2. The numbering of the molecule is based on the ketone groups. When numbering from left to right, the ketone groups are numbered 3 and 9. When numbering from right to left, the ketone groups are numbered 15 and 21. 3 is less than 15, therefore the ketones are numbered 3 and 9. The smaller number is always used, not the sumof the constituents numbers.
  3. The side chains are: an ethyl- at carbon 4, an ethyl- at carbon 8, and a butyl- at carbon 12. 
    Note:The -O-CH3 at carbon atom 15 is not a side chain, but it is a methoxy functional group.
    • There are two ethyl- groups. They are combined to create, 4,8-diethyl.
    • The side chains are grouped like this: 12-butyl-4,8-diethyl. (But this is not necessarily the final grouping, as functional groups may be added in between to ensure all groups are listed alphabetically.)
  4. The secondary functional groups are: a hydroxy- at carbon 5, a chloro- at carbon 11, a methoxy- at carbon 15, and a bromo- at carbon 18. Grouped with the side chains, this gives 18-bromo-12-butyl-11-chloro-4,8-diethyl-5-hydroxy-15-methoxy
  5. There are two double bonds: one between carbons 6 and 7, and one between carbons 13 and 14. They would be called "6,13-diene", but the presence of alkynes switches it to 6,13-dien. There is one triple bond between carbon atoms 19 and 20. It will be called 19-yne.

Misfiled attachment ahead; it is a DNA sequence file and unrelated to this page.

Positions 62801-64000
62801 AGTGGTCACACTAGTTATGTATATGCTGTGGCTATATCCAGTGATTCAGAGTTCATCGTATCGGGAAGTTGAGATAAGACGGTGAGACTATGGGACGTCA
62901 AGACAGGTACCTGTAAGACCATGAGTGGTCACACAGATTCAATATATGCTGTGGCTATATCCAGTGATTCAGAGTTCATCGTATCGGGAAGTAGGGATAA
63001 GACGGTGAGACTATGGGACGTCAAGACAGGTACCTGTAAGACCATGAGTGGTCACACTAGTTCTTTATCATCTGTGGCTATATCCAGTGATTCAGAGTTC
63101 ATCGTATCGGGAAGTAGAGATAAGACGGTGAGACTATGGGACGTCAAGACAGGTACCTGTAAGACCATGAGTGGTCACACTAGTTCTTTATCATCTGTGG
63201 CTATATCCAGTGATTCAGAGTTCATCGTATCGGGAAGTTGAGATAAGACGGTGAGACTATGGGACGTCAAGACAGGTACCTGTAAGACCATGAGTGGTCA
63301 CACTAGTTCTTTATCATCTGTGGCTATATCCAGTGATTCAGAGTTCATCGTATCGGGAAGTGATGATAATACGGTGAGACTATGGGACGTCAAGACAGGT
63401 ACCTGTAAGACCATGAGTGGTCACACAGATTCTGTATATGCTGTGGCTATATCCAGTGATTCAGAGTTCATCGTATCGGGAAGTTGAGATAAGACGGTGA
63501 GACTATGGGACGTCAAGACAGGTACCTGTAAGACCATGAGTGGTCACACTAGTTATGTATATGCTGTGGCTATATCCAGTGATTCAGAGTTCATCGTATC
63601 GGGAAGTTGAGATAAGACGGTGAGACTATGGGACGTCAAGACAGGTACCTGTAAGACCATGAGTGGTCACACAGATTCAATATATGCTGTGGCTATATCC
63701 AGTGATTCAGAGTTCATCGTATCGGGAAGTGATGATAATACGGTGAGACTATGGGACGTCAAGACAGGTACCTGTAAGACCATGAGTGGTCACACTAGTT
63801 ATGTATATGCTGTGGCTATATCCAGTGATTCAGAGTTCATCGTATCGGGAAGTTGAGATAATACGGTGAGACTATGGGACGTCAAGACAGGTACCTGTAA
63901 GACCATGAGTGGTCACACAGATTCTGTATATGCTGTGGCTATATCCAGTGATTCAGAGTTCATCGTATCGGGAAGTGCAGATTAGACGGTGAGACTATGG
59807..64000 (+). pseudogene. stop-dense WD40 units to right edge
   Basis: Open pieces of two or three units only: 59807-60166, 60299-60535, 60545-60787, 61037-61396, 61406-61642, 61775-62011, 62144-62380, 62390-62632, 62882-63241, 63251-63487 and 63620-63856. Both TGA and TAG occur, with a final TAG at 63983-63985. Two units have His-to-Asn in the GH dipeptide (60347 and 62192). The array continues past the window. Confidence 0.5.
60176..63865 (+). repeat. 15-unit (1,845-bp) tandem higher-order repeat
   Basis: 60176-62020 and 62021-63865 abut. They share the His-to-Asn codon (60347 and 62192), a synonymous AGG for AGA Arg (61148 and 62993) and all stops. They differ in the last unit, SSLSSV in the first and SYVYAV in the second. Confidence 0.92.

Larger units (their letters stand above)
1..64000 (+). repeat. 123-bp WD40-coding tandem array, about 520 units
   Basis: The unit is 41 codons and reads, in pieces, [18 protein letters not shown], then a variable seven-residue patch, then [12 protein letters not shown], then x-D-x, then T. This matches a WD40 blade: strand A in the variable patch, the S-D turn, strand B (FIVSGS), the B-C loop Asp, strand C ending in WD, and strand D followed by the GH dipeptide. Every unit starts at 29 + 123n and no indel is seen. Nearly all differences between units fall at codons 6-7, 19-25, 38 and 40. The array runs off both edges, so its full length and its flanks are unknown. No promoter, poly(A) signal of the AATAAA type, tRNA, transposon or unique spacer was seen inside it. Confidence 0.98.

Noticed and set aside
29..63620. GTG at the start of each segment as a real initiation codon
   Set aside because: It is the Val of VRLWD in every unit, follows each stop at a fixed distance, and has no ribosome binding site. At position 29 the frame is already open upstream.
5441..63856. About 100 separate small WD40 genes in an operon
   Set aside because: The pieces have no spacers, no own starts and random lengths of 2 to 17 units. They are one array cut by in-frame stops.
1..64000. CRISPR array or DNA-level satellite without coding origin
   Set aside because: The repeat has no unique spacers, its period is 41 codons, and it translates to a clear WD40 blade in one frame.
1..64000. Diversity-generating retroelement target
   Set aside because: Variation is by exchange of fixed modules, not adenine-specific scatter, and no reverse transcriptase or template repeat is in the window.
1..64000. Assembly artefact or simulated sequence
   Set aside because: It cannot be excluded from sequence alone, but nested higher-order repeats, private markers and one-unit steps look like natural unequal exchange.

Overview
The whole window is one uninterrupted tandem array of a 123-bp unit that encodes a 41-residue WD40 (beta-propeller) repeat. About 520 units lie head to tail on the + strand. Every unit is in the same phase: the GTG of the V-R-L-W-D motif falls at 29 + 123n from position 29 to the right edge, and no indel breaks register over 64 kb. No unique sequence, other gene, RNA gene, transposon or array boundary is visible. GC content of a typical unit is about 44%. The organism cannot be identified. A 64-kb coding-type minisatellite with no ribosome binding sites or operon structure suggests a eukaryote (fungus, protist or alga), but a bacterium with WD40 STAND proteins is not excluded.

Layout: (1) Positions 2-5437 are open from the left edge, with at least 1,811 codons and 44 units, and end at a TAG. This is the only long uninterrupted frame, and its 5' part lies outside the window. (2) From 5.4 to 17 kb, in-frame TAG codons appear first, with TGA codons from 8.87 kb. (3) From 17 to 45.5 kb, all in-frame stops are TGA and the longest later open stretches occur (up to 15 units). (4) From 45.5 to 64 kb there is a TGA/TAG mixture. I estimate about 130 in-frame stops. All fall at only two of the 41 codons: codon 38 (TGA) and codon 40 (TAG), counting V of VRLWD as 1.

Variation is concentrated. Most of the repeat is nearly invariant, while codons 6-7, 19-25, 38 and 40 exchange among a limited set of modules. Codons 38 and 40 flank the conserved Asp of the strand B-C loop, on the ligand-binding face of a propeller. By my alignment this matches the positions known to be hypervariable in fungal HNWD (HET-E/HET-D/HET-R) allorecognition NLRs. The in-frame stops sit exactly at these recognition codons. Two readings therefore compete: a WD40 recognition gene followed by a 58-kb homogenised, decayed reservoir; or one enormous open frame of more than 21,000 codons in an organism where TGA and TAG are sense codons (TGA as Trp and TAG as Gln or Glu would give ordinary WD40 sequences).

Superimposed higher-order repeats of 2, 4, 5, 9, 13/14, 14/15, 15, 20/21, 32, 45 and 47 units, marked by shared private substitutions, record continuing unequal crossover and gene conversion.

6. The arrangement (with punctuation) is: 18-bromo-12-butyl-11-chloro-4,8-diethyl-5-hydroxy-15-methoxytricosa-6,13-dien-19-yne-3,9-dione
  7. Finally, due to Cis-trans isomerism, we have to specify the relative orientation of functional groups around each double bond. For this example, we have (6E,13E)

The final name is (6E,13E)-18-bromo-12-butyl-11-chloro-4,8-diethyl-5-hydroxy-15-methoxytricosa-6,13-dien-19-yne-3,9-dione.

3 months ago
Think You Can Provide A Better Answer ?
Answer & Earn Cool Goodies

Course Features

  • 731 Video Lectures
  • Revision Notes
  • Previous Year Papers
  • Mind Map
  • Study Planner
  • NCERT Solutions
  • Discussion Forum
  • Test paper with Video Solution

Course Features

  • 70 Video Lectures
  • Revision Notes
  • Test paper with Video Solution
  • Mind Map
  • Study Planner
  • NCERT Solutions
  • Discussion Forum
  • Previous Year Exam Questions

Ask Experts

Have any Question? Ask Experts

Post Question

Answer ‘n’ Earn
Attractive Gift
To Win!!! Click Here for details